Frenetic, Complacent, and Applying to College

High school students who apply to competitive colleges are generally divided into two groups: those who understand the challenge; and those who are blissfully unaware. Which situation is better for the mental health of the students and their parents? Hard to say. Is it the kid who agonizes about comma-placement in an admissions essay, and sweats through a half-dozen AP classes and extracurricular activities to ace an application to Yale--and in the process losses all connection to friends and family? Or is it the kid who floats through senior year, unaware that his academic performance isn't good enough for NYU, and then suffers the surprising sting of rejection and the mad scramble to find another school?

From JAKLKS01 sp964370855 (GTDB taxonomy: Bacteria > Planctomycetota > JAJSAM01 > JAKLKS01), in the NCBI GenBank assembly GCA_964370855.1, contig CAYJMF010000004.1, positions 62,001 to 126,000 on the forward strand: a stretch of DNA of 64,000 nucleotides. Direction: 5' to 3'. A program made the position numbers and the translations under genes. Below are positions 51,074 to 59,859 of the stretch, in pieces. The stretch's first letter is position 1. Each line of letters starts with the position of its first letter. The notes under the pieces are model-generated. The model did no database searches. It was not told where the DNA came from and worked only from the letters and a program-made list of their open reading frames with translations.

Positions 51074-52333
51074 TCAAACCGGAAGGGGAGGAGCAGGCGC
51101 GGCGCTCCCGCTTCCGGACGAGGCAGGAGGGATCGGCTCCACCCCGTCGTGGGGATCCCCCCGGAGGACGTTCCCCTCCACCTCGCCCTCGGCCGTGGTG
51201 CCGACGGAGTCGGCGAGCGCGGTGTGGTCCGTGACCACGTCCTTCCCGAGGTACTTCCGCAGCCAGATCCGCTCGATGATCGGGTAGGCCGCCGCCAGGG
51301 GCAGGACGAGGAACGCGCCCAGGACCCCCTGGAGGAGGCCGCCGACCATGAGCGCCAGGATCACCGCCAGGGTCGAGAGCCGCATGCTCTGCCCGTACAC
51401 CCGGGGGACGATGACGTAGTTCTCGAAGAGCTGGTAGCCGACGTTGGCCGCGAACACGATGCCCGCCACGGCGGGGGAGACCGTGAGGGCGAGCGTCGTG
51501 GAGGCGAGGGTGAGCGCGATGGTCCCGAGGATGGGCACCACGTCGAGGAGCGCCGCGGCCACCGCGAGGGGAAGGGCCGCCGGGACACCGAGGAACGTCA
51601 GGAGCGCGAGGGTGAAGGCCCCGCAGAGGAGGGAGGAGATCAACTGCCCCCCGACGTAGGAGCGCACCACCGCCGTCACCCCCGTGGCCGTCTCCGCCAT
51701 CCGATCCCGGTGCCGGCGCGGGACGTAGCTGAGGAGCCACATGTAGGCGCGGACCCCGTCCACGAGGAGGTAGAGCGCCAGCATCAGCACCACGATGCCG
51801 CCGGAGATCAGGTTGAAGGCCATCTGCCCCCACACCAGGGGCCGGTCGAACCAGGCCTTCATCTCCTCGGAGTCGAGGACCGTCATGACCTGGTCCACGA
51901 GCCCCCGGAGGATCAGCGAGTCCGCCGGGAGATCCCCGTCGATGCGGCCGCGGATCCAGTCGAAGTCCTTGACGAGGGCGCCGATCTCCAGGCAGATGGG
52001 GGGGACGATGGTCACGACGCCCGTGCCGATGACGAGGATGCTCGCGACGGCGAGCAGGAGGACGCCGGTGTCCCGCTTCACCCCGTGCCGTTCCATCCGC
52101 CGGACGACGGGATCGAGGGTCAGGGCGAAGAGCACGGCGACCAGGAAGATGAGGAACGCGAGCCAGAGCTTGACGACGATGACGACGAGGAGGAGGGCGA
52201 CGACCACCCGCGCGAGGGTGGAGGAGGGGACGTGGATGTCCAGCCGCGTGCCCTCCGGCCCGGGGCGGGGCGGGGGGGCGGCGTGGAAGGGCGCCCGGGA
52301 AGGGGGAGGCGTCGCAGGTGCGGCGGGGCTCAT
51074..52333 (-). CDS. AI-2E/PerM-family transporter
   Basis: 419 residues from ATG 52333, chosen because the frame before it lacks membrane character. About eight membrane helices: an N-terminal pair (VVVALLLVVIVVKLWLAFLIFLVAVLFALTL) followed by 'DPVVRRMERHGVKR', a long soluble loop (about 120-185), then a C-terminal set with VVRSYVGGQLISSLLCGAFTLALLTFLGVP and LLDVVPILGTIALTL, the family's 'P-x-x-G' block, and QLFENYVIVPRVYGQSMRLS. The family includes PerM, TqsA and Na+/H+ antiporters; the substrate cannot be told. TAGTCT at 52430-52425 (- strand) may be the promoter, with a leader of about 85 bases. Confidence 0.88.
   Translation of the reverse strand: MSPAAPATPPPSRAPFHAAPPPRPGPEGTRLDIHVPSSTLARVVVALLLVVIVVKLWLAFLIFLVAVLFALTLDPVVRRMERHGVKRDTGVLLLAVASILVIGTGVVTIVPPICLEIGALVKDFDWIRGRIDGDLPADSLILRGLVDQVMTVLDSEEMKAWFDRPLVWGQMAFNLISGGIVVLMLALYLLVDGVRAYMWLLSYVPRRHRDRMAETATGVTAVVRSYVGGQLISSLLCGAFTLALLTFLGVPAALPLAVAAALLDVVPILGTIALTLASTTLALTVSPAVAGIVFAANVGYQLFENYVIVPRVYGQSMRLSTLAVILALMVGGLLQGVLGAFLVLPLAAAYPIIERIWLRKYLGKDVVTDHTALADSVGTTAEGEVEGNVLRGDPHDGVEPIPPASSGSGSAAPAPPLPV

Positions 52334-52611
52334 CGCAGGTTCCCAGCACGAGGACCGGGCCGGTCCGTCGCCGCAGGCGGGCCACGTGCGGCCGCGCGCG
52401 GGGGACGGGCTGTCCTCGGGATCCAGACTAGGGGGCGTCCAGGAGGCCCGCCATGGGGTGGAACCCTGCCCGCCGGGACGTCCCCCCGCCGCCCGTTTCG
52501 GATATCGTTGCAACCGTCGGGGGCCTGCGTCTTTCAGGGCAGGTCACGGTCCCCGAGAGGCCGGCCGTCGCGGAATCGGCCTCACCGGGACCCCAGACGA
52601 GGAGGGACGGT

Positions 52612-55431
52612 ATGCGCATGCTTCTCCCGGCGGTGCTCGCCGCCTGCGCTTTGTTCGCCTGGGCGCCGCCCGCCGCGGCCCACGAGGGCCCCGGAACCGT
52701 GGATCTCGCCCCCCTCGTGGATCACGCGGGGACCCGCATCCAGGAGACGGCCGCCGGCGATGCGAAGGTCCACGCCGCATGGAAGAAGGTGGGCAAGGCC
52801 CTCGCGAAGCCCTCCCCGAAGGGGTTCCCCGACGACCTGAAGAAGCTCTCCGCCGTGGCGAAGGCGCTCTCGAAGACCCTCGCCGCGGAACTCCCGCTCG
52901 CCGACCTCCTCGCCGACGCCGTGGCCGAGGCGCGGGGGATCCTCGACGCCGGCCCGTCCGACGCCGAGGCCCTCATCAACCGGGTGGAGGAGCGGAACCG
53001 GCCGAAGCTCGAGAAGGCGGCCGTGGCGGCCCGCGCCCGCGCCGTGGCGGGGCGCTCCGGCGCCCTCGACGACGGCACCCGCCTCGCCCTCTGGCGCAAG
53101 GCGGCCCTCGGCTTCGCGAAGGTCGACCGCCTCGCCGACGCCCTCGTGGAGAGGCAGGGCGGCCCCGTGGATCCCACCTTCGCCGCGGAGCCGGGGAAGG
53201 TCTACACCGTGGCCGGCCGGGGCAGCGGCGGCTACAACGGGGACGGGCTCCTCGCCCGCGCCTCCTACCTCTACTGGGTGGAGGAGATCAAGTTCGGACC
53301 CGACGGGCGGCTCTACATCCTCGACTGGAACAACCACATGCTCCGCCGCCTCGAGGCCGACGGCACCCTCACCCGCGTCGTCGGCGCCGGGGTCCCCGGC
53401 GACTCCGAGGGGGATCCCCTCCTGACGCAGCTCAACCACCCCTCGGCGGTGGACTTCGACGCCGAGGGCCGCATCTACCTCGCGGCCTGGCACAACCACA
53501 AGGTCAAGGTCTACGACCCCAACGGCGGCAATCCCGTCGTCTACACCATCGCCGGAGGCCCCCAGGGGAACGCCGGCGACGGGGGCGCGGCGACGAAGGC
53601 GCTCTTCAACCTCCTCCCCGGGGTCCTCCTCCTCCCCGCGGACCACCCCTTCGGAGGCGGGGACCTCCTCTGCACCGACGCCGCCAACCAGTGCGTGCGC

All of these applicants, both the supremely worried and the falsely confident, are like runners lining up at the starting line. Some know the race course is brutal, while others think it is similar to races they've won before. The students might think they are running separately, but in fact they are tied together. The college admissions race is a 3-legged race, where the stronger leg of the prepared applicant is roped to the weaker leg of the uninformed student. After all, it's the tens of thousands of students who apply to high-tier colleges unaware that they have little chance for admission who spur the feeding frenzy of ever-rising applicant numbers and shrinking acceptance rates. And it's Harvard's record-setting 25,000 applicants for 2,000 spots and sub-10% acceptance rate that makes thousands of hyper-competitive